Romelia: WHAT DO YOU THINK MOST CHARACTERIZES YOUR WRITING?
Lyris D. Wallace: I’m not sure how to answer this question. I think it’s characterized as a soulful modern take on life, love, and family.
Chyrel J. Jackson: We are very emotional. I and my sister both write from the well of our soul.
Romelia: WHAT WAS THE HARDEST PART OF WRITING THIS BOOK?
Lyris D. Wallace: This book came rather easy for me because as I stated, it originally started as a journal. Away for me to understand myself and how I was feeling about my life at the time.
Chyrel J. Jackson: We are very emotional. I and my sister both write from the well of our soul.
Romelia: ARE THERE VOCABULARY WORDS OR CONCEPTS IN YOUR BOOK THAT MAY BE NEW TO READERS? DEFINE SOME OF THOSE.
Lyris D. Wallace: The only thing that may be a little different in my writing is that in a few of the poems, I pay tribute to “black language”. I love the way we speak. There is a rhythm to it. Old black English is based on what our ancestors were able to pick up during slavery due to the fact they were not officially taught how to speak English. There is a kind of beauty and history in that. So I explored that in some of my poems.
Chyrel J. Jackson: Black speech patterns are not new. They may be for someone not used to or accustomed to Black culture. We love experimenting with language. Black language is under represented so we love to feature and highlight this in our work as much as possible.
Romelia: ARE THERE UNDERREPRESENTED GROUPS OR IDEAS FEATURED IN YOUR BOOK? IF SO, DISCUSS THEM.
Lyris D. Wallace: The only underrepresented idea in our book would be the poems encouraging our people to find out who they are. To look beyond, slavery and the civil rights movement. Who were we before we were brought here to America?
Chyrel J. Jackson: Please reference question 14 answer for this question.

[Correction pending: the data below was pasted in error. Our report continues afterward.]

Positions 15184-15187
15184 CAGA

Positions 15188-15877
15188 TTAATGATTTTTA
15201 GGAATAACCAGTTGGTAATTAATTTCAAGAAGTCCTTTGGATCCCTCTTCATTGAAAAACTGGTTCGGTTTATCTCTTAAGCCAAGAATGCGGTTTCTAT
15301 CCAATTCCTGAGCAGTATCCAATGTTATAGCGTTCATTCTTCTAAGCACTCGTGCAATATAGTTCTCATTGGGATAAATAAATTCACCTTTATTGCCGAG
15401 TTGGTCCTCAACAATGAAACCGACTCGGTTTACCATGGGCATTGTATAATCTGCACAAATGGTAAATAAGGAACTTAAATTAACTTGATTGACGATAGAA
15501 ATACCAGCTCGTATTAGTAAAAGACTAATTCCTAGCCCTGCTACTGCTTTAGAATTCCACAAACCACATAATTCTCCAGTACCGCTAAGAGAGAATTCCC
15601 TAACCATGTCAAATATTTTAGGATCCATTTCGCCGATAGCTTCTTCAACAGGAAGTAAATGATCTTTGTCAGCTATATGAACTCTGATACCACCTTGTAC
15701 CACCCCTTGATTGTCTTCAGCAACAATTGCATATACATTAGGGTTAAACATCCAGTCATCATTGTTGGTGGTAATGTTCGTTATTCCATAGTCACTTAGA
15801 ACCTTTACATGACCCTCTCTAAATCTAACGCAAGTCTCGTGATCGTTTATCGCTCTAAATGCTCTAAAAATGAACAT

Romelia: ARE THERE MISCONCEPTIONS THAT PEOPLE HAVE ABOUT YOUR BOOK? IF SO, EXPLAIN.
Lyris D. Wallace: None that I’m aware of.
Chyrel J. Jackson: No. It is as straightforward as it can possible get.
Romelia: WHAT IS THE MOST IMPORTANT THING THAT PEOPLE DON’T KNOW ABOUT YOUR SUBJETC/GENRE, THAT THEY NEED TO KNOW?
Lyris D. Wallace: Based on the feedback we have already gotten, I think most people get it.
Chyrel J. Jackson: Expression, Spoken/written word is as vital to living as breathing. After death, words/language remains.
Romelia: WHAT INSPIRES YOU?
Lyris D. Wallace: Mostly life itself. Also my Son, family, and friends. Outside of those things, the biggest inspiration to me would be the word of God.
Chyrel J. Jackson: Life.
Romelia: HOW DID YOU GET TO BE WHERE YOU ARE IN YOUR LIFE TODAY?
Lyris D. Wallace: Where I am today is not where I want to be, but if I had to say, it would be my sister Chyre. Shel has always encouraged me to be myself and to always give it the best I could.
Chyrel J. Jackson: God alone. No one else.
Romelia: WHO ARE SOME OF YOUR FAVORITE AUTHORS THAT YOU FEEL WERE INFLUENTIAL IN YOUR WORK? WHAT IMPACT HAVE THEY HAD ON YOUR WRITING?
Lyris D. Wallace: Nikki Giovanni, James Baldwin, Langston Hughes, Edgar Allan Poe, and Jane Austin, just to name a few. But Nikki Giovanni literally changed my life. It was her writing that made me want to pick up a pen. I feel all of their writings to my core, which is why I read them over and over again. I think you can tell in certain poems which one I was channeling at the time.
Chyrel J. Jackson: Langston Hughes, Zora Neale Hurston, Sonia Sanchez, Nikki Giovanni, Lucille Clifton, James Baldwin, and Maya Angelou.
Romelia: WHAT DID YOU FIND MOST USEFUL IN LEARNING TO WRITE? WHAT WAS LEAST USEFUL OR MOST DESTRUCTIVE?
Lyris D. Wallace: Writing has allowed me to express myself in a creative way. But to me what was more useful than writing, was reading. I use to hate to read because in high school, I never found anything that interesting to read. It wasn’t until I was in college and I took my first black literature class and I was introduced to authors like, Zora Neal Hurston, Maya Angelou, Wallace Thurman, Ralph Ellison. It seemed like I was reborned. I couldn’t believe that these extraordinary artists were out there telling our story. When I read their books, it’s like I took a breath for the first time. It was because of these artists, that I learned to appreciate Charles Dixons, Emily Bronte, Oscar Wilde and others.
Chyrel J. Jackson: Language, the love of and use of language was the most useful. There has only been positives in learning how to utilize language.
Romelia: ARE YOU A FULL-TIME OR PART-TIME WRITER? HOW DOES THAT AFFECT YOUR WRITING?